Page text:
Here comes the twist. The country which had a debt of over 100% as compared to the GDP shouldn’t have been allowed into the Euro currency. But Greece wanted to revive its economy and regain investors trust.


Trust? Yes. A country which devalues its currency on a regular basis isn’t trusted by investors as they stand a chance to lose value for their investments in the country. This is where the entire game began. In 1992, the inflation was at 25%, the debt to GDP ratio was beyond 100%, budget deficit was at 12% which makes Greece a nation which is not eligible for entering the Euro currency. The Maastricht Treaty states that for any nation to enter the Euro currency, it has to reduce its budget deficit to 3%, inflation less than 1.5% and debt-to-GDP ratio to 60%.


It reported that it had achieved the same 2001, thereby formally entering the Euro Currency. The investors forgot about the Greece’s past and started investing in Greece, thereby becoming the second-fastest growing economy in the European Union.


Two things changed everything


The 2008 economic crisis did impact the Greece economy. It lost influx of funds from foreign investors; the growing economy became stagnant in that year. Then came the report of Goldman Sachs which said that Greece had misreported the figures to get into the European Union.


Suddenly everything turned awry for Greece. Within a span of seven years the economy shrank by 26%, Unemployment increased to 30%, deposits in banks from an all-time high of 240 Billion Euros reduced to 125 Billion Euros and the bad days started. This was the reason why a ceiling limit of 60 Euro withdrawals was enacted.


It did get three bailouts from the financial institutions, but failed to adhere to their conditions. The conditions were legitimate. Reduce the spending and increase tax revenues. Instead of adhering to these terms, they chose to fund the public spending by giving away government bonds at high interest rates. When the bonds lost value among private investors, they resorted to increasing tax revenues and reduction in spending.


Why is Greece not able to pay off its loans?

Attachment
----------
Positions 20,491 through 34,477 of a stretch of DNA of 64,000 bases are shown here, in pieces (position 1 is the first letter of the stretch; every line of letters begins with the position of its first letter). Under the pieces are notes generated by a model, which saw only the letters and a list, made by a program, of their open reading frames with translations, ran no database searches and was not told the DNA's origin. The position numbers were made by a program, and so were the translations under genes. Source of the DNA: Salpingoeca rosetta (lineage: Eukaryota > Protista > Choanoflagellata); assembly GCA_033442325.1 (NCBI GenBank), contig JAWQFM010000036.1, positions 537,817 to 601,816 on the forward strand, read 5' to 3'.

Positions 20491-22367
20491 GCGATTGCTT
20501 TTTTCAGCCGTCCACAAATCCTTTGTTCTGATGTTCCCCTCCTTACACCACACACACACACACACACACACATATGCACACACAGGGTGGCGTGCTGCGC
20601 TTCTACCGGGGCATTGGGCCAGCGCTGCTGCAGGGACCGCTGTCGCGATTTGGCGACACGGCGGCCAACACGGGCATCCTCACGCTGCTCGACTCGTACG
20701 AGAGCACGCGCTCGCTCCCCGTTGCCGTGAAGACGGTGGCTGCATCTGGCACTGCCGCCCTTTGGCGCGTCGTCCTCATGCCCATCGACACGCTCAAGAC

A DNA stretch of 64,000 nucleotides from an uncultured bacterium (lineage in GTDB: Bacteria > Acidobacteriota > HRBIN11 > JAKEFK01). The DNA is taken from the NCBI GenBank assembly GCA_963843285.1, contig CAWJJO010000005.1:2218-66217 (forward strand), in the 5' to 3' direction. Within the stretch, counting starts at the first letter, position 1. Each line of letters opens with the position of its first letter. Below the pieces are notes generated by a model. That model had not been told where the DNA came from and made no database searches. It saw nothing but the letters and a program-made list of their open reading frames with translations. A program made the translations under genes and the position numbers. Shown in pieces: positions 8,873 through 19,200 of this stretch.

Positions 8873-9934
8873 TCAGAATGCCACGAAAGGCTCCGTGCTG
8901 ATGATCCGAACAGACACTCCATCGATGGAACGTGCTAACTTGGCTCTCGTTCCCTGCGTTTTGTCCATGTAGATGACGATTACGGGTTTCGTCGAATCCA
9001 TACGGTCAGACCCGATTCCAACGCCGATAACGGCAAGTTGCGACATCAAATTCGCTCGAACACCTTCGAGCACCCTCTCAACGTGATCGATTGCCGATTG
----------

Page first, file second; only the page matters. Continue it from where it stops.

One out of five people in Greece are people who survive on pensions given by the government. The government is not interested in increasing the contribution of salaries in the pension schemes, rather expects fuelling of this by tax revenues. Young population is angry over this kind of a system, has found loopholes to save money. Other youth are a victim of rampant unemployment.


The government recently has increased the taxes in the country, but the economy is not in a position to pay off so much in the tax revenues, so that the government can pay off their debts.


Foreign players are not interested in investing in the country, the government is not keen to change the rules of retirement or lay off government employees. Greece accounts to the largest government working employees, who have been paid well thanks to the schemes implemented since 1974. The government cannot deflate the currency as it has lost autonomy. The tourism revenues is at all time low, thanks to lack of funds to spend within Greece. The ceiling for withdrawal is only for Greek residents, while visitors cannot withdraw money from the Greek banks. Some interested parties in setting up facilities in Greece are standing back thanks to increase in cost of employing labour.

There is a way out. Cancellation of all kinds of useless expenditure, laying off employees, using bailout funds in the right manner can get the country back on track. If Germany could do it, then why not Greece?